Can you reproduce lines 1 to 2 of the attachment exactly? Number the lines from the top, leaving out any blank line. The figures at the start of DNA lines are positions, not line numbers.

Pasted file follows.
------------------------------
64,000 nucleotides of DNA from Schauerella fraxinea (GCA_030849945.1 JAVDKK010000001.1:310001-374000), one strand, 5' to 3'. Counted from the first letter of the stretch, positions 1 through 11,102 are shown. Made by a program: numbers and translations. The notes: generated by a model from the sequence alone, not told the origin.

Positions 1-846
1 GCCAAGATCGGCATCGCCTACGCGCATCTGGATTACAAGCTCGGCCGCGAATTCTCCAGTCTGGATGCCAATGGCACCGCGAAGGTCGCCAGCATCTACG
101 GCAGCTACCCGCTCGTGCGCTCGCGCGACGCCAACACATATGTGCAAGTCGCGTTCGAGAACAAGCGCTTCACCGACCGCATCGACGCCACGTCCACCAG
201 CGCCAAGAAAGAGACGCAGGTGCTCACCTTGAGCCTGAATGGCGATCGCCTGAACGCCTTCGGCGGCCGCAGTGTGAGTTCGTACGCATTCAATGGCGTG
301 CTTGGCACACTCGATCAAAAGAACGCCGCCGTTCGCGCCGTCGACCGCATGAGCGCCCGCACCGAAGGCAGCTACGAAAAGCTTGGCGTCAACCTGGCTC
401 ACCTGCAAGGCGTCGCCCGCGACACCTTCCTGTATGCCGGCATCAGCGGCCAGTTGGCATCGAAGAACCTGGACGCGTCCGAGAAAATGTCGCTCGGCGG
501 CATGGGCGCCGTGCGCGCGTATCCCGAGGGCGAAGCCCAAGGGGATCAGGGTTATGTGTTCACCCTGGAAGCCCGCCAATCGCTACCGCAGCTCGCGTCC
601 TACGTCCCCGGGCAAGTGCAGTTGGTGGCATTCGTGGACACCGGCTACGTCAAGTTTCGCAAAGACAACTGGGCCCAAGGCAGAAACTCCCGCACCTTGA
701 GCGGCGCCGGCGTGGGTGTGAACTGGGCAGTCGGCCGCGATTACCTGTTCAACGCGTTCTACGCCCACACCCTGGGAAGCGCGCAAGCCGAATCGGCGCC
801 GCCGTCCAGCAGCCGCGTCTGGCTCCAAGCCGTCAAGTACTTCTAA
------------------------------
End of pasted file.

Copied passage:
64,000 nucleotides of DNA from Schauerella fraxinea (GCA_030849945.1 JAVDKK010000001.1:310001-374000), one strand, 5' to 3'. Counted from the first letter of the stretch, positions 1 through 11,102 are shown. Made by a program: numbers and translations. The notes: generated by a model from the sequence alone, not told the origin.

Positions 1-846